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November 6, 2017

Refuse, Reduce, Reuse – How you can help change the way we rely on plastic packaging

by Elsa Jarrige

I strongly believe in two things...

The first one is that "little drops of water make the mighty ocean"...

And by that I mean that (contrary to what you may think) the actions of ONE person can have a BIG impact. 

The second one is that we are constantly voting with our money and through our purchases. What we buy, defines our values and essentially what we care about. The worst part? We often tend to forget about this and in turn, think our decisions will never amount to any tangible change.

By being aware of my actions and thoughts, I managed to reduce the amount of waste I produce by simply looking at my grocery and shopping habits.

Give it a second life

I recently moved into a new and empty apartment (with a pretty empty bank account as well).  I found that choosing to buy second-hand furniture was a great decision, not only because I ended up with a very personal collection and some one of a kind eclectic items, but because I didn’t even have to fight with assembling instructions.

I found a mixture of unique beautiful pieces of furniture and more simple ones from Ikea. I not only ended up giving a second life to all this furniture, but I saved more than half the amount of money the average person spends while moving into a new flat.

Depending on where you live, you can use mobile apps or websites to source all kinds of items, such as www.leboncoin.fr (France), Wallapop (Spain) or www.gumtree.com (UK).

Challenge the packaging

Here’s an interesting little experiment, the next time you are buying groceries (be it in an actual supermarket or online), take a minute to see how the item you are about to buy is packaged. Is it packaged in plastic? Is it packaged as a small or large portion? Is there an alternative to it?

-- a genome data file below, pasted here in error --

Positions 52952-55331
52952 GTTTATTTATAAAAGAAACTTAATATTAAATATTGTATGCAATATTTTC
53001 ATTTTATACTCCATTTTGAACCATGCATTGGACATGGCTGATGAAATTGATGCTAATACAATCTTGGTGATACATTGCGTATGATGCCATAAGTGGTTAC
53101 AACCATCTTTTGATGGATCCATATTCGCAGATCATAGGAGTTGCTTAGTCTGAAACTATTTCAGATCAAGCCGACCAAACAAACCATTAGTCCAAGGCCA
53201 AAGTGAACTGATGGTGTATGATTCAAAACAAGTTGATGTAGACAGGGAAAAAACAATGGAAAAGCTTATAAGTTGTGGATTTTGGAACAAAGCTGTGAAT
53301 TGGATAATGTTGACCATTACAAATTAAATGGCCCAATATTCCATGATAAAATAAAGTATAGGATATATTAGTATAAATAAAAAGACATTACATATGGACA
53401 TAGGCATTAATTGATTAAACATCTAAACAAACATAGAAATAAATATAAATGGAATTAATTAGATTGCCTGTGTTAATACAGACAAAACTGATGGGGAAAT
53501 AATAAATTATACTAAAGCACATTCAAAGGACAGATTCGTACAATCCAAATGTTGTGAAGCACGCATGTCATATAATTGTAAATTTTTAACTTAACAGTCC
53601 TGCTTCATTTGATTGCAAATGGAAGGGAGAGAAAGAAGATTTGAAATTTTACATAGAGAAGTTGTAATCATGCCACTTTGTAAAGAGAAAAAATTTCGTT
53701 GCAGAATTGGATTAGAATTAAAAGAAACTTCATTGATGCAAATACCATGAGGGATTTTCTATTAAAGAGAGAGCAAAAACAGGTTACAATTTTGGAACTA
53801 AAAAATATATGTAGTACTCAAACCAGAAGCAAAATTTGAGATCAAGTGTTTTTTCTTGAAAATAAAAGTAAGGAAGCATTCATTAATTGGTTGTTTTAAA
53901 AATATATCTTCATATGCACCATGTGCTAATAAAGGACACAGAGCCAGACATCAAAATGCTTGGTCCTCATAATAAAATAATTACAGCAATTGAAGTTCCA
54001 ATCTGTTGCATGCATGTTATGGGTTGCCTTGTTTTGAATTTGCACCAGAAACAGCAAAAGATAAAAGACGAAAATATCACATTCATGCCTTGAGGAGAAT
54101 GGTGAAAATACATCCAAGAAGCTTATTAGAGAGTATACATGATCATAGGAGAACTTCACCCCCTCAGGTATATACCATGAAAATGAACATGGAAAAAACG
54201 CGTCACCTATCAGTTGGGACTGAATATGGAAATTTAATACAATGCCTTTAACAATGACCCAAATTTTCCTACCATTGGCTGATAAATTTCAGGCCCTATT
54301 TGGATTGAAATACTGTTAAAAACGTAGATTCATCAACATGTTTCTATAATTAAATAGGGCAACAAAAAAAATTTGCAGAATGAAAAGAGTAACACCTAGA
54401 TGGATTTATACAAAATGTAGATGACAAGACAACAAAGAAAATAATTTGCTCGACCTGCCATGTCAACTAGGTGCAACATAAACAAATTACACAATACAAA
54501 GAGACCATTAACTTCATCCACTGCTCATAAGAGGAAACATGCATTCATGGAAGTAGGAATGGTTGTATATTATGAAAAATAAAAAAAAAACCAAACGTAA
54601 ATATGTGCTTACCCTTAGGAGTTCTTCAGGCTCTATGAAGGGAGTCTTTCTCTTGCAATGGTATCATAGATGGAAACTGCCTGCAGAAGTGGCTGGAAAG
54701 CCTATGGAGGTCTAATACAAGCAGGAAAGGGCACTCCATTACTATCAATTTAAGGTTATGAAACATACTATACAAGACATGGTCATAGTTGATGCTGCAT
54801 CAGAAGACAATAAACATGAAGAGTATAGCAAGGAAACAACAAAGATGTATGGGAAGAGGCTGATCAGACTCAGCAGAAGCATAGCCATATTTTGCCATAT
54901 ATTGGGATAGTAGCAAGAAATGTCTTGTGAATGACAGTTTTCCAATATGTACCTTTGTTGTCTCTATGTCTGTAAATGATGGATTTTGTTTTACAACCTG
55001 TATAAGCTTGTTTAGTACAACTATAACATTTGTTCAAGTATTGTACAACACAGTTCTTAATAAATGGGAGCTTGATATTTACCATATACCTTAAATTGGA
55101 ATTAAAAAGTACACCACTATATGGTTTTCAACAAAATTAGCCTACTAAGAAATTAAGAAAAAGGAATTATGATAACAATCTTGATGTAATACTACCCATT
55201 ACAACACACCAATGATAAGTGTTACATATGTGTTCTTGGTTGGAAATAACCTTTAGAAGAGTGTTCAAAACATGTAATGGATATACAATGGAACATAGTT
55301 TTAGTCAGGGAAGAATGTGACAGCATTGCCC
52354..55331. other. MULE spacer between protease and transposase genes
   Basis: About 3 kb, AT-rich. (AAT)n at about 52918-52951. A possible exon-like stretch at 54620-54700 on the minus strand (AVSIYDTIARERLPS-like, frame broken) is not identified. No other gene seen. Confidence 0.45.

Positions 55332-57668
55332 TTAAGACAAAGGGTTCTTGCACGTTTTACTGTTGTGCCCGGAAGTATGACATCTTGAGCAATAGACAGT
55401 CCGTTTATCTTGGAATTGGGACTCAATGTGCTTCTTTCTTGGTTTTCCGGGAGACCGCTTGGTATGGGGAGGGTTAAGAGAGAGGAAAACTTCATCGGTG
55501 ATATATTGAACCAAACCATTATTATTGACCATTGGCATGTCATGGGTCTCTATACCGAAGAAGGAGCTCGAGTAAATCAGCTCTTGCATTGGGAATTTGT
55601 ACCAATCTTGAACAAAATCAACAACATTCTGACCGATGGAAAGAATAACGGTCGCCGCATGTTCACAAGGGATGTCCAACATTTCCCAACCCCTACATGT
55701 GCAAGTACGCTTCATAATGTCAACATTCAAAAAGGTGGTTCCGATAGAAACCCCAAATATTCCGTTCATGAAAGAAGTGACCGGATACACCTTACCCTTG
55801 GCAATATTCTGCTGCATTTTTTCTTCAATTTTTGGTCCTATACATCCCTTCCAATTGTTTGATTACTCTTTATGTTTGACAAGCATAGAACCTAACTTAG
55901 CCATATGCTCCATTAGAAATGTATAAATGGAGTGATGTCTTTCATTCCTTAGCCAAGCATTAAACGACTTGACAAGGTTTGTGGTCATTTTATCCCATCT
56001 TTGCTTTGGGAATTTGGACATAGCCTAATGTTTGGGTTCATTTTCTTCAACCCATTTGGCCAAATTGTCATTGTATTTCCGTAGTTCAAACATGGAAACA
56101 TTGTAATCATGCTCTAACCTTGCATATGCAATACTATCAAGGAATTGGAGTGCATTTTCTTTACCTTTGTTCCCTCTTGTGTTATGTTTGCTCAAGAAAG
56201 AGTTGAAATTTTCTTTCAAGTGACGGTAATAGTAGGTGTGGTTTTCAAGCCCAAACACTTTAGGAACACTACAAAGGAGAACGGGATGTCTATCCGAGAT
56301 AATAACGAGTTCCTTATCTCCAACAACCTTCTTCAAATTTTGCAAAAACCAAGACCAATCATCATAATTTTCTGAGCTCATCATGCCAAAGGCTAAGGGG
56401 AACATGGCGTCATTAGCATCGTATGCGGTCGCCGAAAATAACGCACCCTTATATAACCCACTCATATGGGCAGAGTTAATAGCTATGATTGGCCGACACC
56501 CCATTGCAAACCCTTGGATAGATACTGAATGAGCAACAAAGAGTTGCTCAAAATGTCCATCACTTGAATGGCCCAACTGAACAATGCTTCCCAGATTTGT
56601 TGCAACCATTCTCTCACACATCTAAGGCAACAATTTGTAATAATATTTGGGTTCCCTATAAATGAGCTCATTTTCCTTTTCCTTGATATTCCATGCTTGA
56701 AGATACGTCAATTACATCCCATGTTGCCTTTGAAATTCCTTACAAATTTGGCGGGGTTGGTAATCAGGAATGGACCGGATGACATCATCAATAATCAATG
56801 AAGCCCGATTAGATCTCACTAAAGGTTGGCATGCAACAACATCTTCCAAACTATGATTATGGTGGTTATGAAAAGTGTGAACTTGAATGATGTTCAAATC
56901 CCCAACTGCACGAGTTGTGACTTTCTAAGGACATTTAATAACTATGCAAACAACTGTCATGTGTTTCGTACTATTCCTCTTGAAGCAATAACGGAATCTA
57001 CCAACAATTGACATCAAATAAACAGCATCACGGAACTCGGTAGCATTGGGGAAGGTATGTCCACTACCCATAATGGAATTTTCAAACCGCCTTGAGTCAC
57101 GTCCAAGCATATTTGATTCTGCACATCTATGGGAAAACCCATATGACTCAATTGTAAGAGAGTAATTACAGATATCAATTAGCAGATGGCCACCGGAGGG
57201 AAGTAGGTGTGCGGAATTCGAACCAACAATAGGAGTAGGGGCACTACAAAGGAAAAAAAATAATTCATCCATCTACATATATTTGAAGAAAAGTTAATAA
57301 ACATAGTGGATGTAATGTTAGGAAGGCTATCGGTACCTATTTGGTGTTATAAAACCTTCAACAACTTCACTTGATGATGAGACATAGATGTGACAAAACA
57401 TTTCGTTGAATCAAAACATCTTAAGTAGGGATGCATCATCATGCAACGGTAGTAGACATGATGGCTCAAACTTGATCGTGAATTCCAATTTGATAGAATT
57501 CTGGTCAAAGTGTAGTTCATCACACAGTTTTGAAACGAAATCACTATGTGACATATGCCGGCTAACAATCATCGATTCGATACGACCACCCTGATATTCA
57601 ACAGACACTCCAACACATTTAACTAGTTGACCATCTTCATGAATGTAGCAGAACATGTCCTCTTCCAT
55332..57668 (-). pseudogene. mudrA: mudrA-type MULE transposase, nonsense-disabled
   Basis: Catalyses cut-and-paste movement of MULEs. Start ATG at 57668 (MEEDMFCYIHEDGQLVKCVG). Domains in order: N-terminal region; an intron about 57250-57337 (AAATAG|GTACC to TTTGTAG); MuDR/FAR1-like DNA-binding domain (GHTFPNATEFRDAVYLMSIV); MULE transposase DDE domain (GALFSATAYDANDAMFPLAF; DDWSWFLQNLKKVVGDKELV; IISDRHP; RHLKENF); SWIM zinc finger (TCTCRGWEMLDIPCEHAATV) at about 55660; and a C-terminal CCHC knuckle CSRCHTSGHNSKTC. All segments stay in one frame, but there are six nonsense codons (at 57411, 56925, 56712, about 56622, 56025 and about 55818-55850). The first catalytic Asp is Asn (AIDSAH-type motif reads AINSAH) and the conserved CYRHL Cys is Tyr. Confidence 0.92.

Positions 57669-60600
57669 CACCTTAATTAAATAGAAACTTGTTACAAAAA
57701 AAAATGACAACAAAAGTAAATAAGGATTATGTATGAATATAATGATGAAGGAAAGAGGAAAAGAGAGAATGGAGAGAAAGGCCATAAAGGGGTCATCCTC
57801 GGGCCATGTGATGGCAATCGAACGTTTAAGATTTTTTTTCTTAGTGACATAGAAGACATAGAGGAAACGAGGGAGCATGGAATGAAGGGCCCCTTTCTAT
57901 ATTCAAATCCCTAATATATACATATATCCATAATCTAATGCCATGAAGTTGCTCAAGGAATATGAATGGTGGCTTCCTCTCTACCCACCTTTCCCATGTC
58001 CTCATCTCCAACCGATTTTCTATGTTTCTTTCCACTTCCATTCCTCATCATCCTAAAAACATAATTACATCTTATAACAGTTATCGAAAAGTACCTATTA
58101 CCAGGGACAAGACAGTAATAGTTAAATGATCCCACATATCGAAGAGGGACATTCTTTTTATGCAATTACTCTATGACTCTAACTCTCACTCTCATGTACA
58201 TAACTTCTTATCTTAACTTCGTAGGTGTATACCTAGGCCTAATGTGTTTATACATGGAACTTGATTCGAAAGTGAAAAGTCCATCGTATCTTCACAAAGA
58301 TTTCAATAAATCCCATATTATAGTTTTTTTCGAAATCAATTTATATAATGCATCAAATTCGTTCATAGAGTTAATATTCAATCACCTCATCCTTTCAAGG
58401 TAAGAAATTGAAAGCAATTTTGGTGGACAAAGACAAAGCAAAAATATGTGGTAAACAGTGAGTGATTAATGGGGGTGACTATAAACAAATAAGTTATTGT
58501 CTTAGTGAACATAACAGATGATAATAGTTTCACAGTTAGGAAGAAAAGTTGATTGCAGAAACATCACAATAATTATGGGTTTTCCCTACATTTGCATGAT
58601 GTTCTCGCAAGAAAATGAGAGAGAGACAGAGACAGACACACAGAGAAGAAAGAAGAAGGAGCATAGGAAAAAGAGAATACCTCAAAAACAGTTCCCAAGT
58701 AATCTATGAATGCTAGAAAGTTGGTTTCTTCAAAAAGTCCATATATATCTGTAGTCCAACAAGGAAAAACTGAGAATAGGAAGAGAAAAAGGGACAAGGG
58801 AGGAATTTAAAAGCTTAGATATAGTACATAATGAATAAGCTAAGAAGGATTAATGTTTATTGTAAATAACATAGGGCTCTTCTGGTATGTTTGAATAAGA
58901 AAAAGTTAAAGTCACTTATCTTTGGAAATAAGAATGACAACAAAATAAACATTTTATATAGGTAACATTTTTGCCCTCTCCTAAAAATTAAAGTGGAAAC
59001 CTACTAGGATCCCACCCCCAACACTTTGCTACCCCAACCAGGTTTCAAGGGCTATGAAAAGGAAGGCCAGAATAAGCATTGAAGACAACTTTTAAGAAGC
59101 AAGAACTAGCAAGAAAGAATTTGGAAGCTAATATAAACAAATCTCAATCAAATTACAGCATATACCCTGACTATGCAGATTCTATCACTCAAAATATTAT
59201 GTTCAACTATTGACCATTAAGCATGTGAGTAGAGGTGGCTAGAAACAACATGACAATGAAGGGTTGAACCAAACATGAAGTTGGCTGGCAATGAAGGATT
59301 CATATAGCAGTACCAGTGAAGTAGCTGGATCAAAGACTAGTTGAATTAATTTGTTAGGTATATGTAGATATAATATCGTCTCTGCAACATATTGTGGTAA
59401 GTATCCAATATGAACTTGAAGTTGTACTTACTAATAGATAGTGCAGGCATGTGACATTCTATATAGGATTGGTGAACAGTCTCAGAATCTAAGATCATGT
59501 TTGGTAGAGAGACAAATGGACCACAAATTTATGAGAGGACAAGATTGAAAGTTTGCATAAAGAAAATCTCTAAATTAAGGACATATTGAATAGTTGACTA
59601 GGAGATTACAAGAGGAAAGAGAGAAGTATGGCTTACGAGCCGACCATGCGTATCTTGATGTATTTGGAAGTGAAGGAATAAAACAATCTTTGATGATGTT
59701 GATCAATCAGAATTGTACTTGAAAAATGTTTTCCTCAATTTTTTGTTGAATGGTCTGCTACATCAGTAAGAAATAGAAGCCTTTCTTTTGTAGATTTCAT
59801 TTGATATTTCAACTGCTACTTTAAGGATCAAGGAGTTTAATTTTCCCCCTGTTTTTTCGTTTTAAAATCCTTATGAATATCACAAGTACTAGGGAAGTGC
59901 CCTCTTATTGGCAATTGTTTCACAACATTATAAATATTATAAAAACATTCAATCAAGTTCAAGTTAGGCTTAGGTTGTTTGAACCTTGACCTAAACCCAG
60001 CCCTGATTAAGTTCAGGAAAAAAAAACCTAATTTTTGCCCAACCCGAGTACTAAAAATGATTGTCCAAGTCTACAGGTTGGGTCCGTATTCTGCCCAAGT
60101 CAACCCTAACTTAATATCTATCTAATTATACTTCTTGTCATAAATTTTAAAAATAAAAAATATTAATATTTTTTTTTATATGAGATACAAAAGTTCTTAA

Once you begin to be aware of everything you normally buy and how it’s packaged, you’ll be surprised to realise how much waste you can reduce by, for example, buying yoghurt in a big container instead of several small ones. In turn, ask yourself, could I be making this from scratch at home?

I recently started buying a good chunk of my dry ingredients in a bulk store, where I can find all sorts of ingredients, such as pasta, rice, a multitude of cereals and flours, muesli, nuts, beans, dried fruits, chocolate, coffee, and all sorts of spices.


The only packaging I get from purchasing all this? Several paper bags made out of recycled paper!

If you think there’s no way there’s one of these near you, think again! Out of popular demand, these type of shops are popping up all over the place.  

In some stores, such as Bulk Market & Unpackaged in London, you are even encouraged to bring your own packaging.

Once I get home, I enjoy emptying the paper bags into glass containers.Storing ingredients in glass containers lets me see the different textures and incredible colours, without brands or flashy packaging.

Make a solid choice

A relatively easy to challenge area in your home is the bathroom. Go ahead and see how many plastic bottles and packaging you can count in your bathroom cabinet right now? One way of avoiding plastic in your bathroom is for example, by choosing solid soaps instead of liquid ones. There are even solid shampoo bars out there, who knew? Lush has some great package-free products like soaps and deodorants, their shampoo bars can be purchased in metal tins, which you can then take back to the store to refill.

Did you know that manufacturing  solid soaps uses less energy and water during production than liquid ones?* If you really enjoy the texture of liquid soaps, you can dilute soap chips in warm water and store it in a container for later use. My favourite is Savon de Marseille chips, which you can find online and it smells like childhood!

*Soap is a suspension of oil in water plus an added surfactant. To obtain a soft texture when liquid soap is produced, more solvent is added and more heating is applied to the process. The industrial manufacturing of liquid soap requires the manufacturing of plastic bottles as well as a filling station (a machine that fills the bottles), both of which use materials and energy.

B.Y.O.B (Bring Your Own Bag)

If you are looking for the one tip that will dramatically reduce the use of plastics in all senses… NEVER leave home without a tote bag. Keeping one or two reusable fabric tote bags in your handbag or backpack will remove the need to ask for plastic carrier bags in unpredictable situations. Once you get used to always carrying them with you, they will make impromptu shopping sprees a lot more ecological.

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